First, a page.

Burke himself was not the first to identify the values of stewardship and benevolence toward future generations. Such thinking has emerged within societies and cultures for millennia; perhaps most famously as the Seventh Generation principle, which is thought to go back to the centuries-old Great Law of the Iroquois Confederacy. It’s usually taken to mean making decisions that benefit the next seven generations, but for some Native American scholars, it could also be interpreted as respecting the span of seven generations from your great-grandfather to great-grandchild.
Another often-mentioned example is the Maori proverb Ka mua, ka muri, which translates as “walking backward into the future,” emphasizing how the learnings of past generations can provide a guide to what’s ahead. Respect your ancestors, goes the wisdom, and they can help you in return.
But there are other non-Western ethical frameworks that deserve to be more widely known. The researcher Cecil Abungu and his team have been collecting examples of long-term thinking in Africa, including Kenya, Nigeria, Ghana, South Africa, and Uganda. He wanted to dispel a myth in 20th-century Western philosophical literature that traditional African communities lacked a conception of the future. “Very many communities did have words to describe the long, long, long-term future, even without knowing that something would definitely happen,” he told me recently. “And lots of communities have proverbs essentially saying that you have to take into account those who will come after you tomorrow.”
The project is ongoing, but so far Abungu has identified various examples of spiritual and ethical codes oriented to the future, evidence of the deliberate preservation of artifacts for tomorrow’s generations, as well as principles of land and resource stewardship.
One particularly intriguing case study came from the history of the Meru people of Kenya. Every year, he explains, the young men in the group were encouraged to raid the cattle of a neighboring community. It was half-necessary, half-pastime, he said, and while it admittedly involved theft, it was underpinned by an ethical principle oriented toward future people: the men understood that, even as they raided, they should leave some cattle behind. Why? So that the following generation could go raiding too, earning the same status. “It’s not a matter of survival, but more of a matter of flourishing, and living well,” Abungu said.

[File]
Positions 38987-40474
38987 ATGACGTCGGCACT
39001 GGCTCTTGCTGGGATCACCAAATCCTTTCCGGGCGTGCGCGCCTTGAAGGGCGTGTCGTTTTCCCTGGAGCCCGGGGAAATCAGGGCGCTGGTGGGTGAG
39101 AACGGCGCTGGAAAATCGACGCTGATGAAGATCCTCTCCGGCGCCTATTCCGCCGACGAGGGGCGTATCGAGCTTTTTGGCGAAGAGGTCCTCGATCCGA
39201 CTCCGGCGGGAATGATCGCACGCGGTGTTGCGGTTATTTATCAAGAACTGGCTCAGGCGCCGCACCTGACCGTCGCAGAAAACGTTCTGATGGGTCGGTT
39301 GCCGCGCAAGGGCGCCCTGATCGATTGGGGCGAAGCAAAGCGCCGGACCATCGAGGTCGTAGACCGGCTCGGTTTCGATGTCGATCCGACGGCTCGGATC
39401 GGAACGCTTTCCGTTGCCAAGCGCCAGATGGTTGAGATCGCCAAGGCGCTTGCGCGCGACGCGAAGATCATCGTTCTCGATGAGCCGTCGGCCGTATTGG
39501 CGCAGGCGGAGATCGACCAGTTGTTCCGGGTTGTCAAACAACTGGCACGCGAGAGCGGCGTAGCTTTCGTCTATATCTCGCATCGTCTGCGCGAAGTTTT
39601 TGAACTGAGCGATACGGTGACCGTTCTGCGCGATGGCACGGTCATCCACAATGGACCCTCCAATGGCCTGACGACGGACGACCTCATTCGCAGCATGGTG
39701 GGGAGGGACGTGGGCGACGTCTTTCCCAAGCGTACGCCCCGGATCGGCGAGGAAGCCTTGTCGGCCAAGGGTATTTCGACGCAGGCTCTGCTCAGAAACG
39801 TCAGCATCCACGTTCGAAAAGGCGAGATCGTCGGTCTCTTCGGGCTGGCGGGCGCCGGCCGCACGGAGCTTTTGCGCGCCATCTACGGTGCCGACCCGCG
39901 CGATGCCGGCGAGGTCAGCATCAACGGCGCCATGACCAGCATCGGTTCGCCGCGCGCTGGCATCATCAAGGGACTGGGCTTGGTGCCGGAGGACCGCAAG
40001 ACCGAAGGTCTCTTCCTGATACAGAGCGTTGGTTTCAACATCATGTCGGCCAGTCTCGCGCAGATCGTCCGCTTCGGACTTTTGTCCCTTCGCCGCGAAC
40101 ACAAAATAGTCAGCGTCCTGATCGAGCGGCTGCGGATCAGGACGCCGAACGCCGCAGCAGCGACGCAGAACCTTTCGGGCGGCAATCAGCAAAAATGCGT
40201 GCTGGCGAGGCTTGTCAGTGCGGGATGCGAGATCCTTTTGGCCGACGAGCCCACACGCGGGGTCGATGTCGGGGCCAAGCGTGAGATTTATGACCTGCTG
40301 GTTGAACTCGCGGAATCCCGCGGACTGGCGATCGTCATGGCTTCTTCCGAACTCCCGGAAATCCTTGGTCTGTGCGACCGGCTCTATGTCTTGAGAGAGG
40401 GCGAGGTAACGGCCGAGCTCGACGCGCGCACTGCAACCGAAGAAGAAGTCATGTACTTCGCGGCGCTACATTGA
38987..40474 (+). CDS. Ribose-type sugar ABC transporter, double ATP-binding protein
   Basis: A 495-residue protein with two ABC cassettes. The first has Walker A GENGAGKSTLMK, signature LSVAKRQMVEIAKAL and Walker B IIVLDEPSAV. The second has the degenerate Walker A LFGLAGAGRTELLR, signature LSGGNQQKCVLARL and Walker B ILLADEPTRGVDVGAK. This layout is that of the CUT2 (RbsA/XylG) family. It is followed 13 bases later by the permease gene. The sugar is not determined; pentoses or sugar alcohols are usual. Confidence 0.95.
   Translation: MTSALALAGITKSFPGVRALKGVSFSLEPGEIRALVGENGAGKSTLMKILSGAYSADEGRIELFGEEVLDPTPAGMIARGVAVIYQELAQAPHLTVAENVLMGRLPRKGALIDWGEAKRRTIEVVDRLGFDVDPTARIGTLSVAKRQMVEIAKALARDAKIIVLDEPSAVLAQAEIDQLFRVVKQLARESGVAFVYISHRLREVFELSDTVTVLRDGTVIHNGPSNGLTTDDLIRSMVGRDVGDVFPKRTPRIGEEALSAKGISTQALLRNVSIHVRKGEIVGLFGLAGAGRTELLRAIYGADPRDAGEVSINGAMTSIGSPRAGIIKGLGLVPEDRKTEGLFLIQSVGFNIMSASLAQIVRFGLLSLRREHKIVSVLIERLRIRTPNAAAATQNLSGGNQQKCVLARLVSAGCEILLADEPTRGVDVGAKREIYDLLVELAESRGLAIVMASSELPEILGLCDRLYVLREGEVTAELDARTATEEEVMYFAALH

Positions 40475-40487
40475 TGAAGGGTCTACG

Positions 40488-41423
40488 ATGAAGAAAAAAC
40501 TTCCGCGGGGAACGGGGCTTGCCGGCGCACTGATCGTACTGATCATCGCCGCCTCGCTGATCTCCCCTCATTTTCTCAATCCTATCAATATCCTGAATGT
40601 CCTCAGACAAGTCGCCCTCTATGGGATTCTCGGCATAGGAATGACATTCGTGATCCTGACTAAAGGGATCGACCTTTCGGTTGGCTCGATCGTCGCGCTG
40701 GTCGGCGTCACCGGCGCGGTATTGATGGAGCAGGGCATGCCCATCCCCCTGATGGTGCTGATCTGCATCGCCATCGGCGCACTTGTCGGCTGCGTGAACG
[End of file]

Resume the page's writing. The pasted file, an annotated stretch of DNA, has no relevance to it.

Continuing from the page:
In other words, it was the belief that future people also deserve an opportunity to win praise from their peers and loved ones.
The politics and symbolism of time
Researching my book, I’ve encountered various other communities, campaigners, and nascent movements who strongly believe that future people matter, but wouldn’t describe themselves as either longtermist or neartermist. I’d suggest a better term would simply be “long-minded.” Again, these approaches have roots that go back decades, and they sit outside the world of analytic philosophy.
The ocean explorer Jacques Cousteau, for instance, campaigned back in the 1990s for a Bill of Rights for future generations, writing that future people “have a right to an uncontaminated and undamaged Earth and to its enjoyment as the ground of human history, of culture, and of the social bonds that make each generation and individual a member of one human family.” Citizens in the present day, he said, therefore have “a duty as trustee for future generations to prevent irreversible and irreparable harm to life on Earth and to human freedom and dignity.” One supporter, Pierre Chastan, was so inspired that he fashioned a boat out of wood in France, and sailed it to the UN in New York to deliver a barrel of petitions — wearing a Cousteau-style red beanie hat for the trip.
Such politically flavored intergenerational justice efforts manifest today as reports like the UN’s 2021 Our Common Agenda, the appointment of a second future generations commissioner in Wales last December, and recent discussion of a future generations bill in the UK House of Lords. Meanwhile, political scientists like Simon Caney at the University of Warwick in the UK have been exploring political reforms and policy proposals, on both a national and global level, that would foster greater rights for future people.